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Acting executive director of UN Environment, Joyce Msuya, outlines the role of the newly formed Cool Coalition which was officially launched in Copenhagen, Denmark today.

As global temperatures rise and the growing energy demands of air conditioning threaten to emit more greenhouse gases, over 20 leaders have committed to a new global effort on clean and efficient cooling.

Known as the Cool Coalition, it can make a huge positive impact on climate change, help achieve sustainable development and save money.

Launched at the First Global Conference on Synergies between the 2030 Agenda and Paris Agreement, the Cool Coalition aims to inspire ambition and accelerate action on the transition to clean and efficient cooling.

The coalition includes ministers of environment from Chile and Rwanda and Foreign Affairs from Denmark as well as the heads of Danish engineering firm Danfoss and ENGIE, and the leaders of civil society, research, academia and intergovernmental institutions.

The Cool Coalition is a global effort led by UN Environment, the Climate and Clean Air Coalition, the Kigali Cooling Efficiency Program, and Sustainable Energy for All (SEforALL). 

Demand for cooling is growing, as it must if we are to provide equitable access to a technology that keeps our children healthy, vaccines stable, food nutritious and economies productive.

But we also cannot allow emissions to get out of hand. The Cool Coalition offers a three-in-one opportunity to cut global warming, improve the lives of hundreds of millions of people and make huge financial savings.

2018 was the fourth-warmest year on record, with unprecedented peak temperatures recorded across the planet, from 43°C in Baku, Azerbaijan, to the low 30s across Scandinavia.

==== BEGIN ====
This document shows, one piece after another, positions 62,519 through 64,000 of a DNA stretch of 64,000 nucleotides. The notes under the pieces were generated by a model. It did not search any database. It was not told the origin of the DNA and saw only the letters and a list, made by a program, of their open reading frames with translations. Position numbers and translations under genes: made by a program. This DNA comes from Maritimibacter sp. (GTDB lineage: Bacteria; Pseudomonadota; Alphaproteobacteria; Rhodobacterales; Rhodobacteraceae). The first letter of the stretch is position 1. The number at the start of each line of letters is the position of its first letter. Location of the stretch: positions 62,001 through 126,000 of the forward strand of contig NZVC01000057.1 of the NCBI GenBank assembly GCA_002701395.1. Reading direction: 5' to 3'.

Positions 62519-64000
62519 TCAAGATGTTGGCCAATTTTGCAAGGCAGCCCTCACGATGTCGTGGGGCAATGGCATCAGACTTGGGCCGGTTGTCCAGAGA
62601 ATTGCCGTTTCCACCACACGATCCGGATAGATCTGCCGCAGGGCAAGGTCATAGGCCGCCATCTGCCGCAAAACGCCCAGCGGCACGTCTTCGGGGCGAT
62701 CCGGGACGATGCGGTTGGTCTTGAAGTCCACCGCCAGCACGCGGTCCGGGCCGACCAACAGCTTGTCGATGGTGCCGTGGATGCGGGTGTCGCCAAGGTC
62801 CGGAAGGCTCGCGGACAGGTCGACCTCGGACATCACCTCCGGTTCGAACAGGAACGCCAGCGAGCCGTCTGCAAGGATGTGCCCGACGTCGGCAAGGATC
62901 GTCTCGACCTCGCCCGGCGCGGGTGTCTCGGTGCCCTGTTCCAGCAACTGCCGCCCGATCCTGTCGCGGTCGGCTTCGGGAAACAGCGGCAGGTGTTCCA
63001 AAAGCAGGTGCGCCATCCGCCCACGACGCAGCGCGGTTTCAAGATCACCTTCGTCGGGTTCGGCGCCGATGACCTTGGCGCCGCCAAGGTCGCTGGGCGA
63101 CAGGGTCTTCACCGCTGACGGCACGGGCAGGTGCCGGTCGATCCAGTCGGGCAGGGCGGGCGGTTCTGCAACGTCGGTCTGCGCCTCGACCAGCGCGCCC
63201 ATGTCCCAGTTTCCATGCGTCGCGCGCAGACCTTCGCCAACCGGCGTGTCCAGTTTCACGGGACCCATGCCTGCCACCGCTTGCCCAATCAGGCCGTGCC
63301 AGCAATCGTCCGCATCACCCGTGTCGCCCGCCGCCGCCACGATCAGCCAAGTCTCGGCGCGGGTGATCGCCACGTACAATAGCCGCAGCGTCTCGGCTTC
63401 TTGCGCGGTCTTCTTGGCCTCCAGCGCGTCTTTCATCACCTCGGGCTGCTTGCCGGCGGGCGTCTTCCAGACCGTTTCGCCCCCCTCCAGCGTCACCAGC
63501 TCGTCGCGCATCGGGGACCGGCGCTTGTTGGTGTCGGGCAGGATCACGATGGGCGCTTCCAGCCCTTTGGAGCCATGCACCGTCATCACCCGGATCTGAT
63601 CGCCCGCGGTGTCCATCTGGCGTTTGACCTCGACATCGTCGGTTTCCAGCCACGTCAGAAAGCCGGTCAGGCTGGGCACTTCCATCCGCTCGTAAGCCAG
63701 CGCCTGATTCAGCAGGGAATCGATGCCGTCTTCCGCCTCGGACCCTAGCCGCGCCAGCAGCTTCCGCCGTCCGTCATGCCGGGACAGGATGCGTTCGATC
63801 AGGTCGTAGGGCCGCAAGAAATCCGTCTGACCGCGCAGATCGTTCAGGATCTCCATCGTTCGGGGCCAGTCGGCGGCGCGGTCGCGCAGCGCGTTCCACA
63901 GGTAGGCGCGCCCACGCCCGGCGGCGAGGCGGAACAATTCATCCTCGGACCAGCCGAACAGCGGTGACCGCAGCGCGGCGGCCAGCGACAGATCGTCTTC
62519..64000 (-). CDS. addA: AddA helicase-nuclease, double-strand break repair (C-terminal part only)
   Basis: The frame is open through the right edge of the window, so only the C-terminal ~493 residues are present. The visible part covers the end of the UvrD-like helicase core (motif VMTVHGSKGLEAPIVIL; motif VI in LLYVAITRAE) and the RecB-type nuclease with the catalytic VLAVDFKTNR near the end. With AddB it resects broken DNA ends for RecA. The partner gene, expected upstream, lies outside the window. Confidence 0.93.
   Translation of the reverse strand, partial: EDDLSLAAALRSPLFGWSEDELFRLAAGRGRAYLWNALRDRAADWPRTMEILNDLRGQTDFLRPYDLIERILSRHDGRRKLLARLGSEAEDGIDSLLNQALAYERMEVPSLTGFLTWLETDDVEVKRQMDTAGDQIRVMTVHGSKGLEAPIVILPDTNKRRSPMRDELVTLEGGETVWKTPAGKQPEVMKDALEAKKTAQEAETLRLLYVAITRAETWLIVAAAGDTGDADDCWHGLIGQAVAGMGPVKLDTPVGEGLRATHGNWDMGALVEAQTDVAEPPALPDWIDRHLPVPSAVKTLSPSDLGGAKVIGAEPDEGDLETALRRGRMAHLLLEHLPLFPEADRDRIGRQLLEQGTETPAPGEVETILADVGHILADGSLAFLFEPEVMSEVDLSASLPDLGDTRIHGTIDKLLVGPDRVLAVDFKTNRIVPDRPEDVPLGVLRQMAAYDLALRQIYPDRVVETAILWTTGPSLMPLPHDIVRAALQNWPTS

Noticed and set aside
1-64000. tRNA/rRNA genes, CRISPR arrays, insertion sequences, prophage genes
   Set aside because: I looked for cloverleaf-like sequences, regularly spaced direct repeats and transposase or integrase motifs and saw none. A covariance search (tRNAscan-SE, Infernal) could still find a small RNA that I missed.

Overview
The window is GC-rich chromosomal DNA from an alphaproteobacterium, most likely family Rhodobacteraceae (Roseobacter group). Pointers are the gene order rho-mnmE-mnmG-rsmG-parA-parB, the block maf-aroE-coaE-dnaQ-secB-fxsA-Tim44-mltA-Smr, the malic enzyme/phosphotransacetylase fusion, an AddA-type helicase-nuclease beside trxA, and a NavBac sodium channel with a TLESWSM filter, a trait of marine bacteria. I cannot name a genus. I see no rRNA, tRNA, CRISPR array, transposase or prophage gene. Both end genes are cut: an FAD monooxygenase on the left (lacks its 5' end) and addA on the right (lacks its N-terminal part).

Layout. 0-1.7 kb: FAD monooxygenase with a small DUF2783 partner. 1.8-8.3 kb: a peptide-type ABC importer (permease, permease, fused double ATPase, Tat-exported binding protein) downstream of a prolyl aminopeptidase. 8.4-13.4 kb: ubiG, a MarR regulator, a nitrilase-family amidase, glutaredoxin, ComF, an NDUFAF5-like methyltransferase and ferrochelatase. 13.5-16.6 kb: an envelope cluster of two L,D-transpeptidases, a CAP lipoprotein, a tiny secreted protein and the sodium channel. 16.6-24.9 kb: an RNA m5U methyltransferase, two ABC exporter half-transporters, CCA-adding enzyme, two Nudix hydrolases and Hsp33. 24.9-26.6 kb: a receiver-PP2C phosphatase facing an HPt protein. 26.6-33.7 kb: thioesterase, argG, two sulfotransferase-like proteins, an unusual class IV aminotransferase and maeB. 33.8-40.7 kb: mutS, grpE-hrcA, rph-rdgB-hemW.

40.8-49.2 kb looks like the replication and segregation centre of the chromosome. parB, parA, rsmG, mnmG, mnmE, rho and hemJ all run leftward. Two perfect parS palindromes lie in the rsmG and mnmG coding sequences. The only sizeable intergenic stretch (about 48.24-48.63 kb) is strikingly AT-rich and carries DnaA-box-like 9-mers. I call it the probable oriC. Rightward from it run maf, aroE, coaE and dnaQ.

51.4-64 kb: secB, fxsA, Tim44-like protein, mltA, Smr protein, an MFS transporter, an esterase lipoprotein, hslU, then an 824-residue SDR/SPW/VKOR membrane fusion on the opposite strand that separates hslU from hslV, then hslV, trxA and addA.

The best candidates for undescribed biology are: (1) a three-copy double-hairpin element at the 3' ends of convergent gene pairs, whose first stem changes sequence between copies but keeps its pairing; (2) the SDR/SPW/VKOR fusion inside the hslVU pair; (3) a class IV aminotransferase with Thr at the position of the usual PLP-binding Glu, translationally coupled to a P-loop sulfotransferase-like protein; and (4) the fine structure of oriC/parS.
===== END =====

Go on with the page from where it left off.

Already, 30 per cent of the world's population face potentially dangerous temperatures for more than 20 days a year. Heatwaves cause 12,000 deaths annually.

In a warming world, cooling is a necessity, not a luxury. This necessity is something that can be delivered within a 1.5 degree-pathway. We need to provide sustainable cooling at speed and scale so that we can ensure everyone has safe food, safe vaccines, and comfort at work.

Hundreds of millions of people at risk today from extreme heat need protection and we must protect them in a way that also protects the planet from increased carbon emissions.

Amidst rising temperatures and spending power, the number of air conditioners in use is expected to rise from 1.2 billion today to 4.5 billion by 2050.

If the world continues down this path, emissions from the sector will grow 90% by 2050 over 2017 levels.

This is equivalent to emissions of 12 GtCO2e in 2050 - equivalent to almost one quarter of global emissions in 2017.

Many cooling technologies use refrigerants that can be 10,000 times more potent greenhouse gases than carbon dioxide.

On the first day of 2019, the Kigali Amendment to the Montreal Protocol started phasing down these gases, known as hydrofluorocarbons (HFCs).

This amendment can deliver almost 0.4°C of avoided warming from addressing these gases alone.

A combined strategy to phase down HFCs along with improvements in energy efficiency can potentially double the climate benefits - while saving up to $US2.9 trillion globally through 2050 by using less electricity, according to figures from the International Energy Agency.

The Cool Coalition is a unified front that links action across the Kigali Amendment, Paris Agreement and Sustainable Development Goals.

It will inspire ambition, identify solutions and mobilize action to accelerate progress toward clean and efficient cooling.

The Cool Coalition will complement and build upon ongoing successful programs to advance clean and efficient cooling, including, the Cooling for All Secretariat, the Climate and Clean Air Coalition, the Kigali Cooling Efficiency Programme, private sector action like the Global Cooling Prize, and other initiatives.

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